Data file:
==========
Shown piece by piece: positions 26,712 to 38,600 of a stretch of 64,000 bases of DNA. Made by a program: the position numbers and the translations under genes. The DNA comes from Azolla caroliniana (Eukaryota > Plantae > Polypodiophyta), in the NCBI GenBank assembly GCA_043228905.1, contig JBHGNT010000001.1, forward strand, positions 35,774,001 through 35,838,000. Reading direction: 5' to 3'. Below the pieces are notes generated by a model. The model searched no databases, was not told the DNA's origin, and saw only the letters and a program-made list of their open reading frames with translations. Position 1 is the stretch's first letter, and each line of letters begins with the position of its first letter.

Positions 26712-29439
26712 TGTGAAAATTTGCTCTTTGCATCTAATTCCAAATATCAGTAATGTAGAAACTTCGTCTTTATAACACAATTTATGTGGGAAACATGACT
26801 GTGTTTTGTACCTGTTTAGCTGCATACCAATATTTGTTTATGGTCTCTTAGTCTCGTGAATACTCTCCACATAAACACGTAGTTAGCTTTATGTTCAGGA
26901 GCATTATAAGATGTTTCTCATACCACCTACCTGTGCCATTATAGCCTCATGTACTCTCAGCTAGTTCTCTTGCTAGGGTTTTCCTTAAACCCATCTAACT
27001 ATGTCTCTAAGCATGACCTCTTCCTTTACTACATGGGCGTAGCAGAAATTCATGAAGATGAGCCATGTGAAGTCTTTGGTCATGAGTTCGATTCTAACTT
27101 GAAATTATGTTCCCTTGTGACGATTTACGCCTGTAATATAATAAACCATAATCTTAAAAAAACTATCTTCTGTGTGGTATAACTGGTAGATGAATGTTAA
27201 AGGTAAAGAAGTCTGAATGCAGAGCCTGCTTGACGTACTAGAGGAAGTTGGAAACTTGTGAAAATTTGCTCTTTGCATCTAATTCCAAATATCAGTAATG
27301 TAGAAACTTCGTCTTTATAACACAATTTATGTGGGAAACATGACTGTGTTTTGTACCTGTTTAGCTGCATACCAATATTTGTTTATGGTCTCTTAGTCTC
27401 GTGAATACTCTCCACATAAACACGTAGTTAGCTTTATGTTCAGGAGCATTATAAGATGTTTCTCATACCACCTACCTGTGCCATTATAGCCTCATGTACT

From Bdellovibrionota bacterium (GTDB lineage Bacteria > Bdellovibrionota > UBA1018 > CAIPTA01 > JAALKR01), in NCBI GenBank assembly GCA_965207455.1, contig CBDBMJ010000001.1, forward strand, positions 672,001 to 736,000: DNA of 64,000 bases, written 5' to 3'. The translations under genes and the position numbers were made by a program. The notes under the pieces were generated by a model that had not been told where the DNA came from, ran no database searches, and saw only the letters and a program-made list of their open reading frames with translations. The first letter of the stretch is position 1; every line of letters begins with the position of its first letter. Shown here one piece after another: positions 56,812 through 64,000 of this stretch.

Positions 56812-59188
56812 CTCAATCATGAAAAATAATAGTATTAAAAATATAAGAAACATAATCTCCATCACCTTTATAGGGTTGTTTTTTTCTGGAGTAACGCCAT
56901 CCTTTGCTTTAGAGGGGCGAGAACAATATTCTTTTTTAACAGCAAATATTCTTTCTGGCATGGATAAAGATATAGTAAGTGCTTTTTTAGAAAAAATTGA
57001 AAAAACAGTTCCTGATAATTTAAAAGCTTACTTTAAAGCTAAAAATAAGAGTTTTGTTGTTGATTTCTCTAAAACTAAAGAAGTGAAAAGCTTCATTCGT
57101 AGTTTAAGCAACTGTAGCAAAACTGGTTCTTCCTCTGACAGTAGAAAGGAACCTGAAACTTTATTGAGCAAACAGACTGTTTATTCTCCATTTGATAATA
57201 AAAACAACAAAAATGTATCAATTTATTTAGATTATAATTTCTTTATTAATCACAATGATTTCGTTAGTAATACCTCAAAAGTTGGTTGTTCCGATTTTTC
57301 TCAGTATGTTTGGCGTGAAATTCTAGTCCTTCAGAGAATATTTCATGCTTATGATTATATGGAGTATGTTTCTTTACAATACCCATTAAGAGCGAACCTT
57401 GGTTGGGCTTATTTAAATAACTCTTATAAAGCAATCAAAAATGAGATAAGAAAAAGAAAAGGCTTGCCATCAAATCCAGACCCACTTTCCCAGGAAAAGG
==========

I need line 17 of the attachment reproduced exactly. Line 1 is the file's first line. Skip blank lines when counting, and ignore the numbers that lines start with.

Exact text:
57201 AAAACAACAAAAATGTATCAATTTATTTAGATTATAATTTCTTTATTAATCACAATGATTTCGTTAGTAATACCTCAAAAGTTGGTTGTTCCGATTTTTC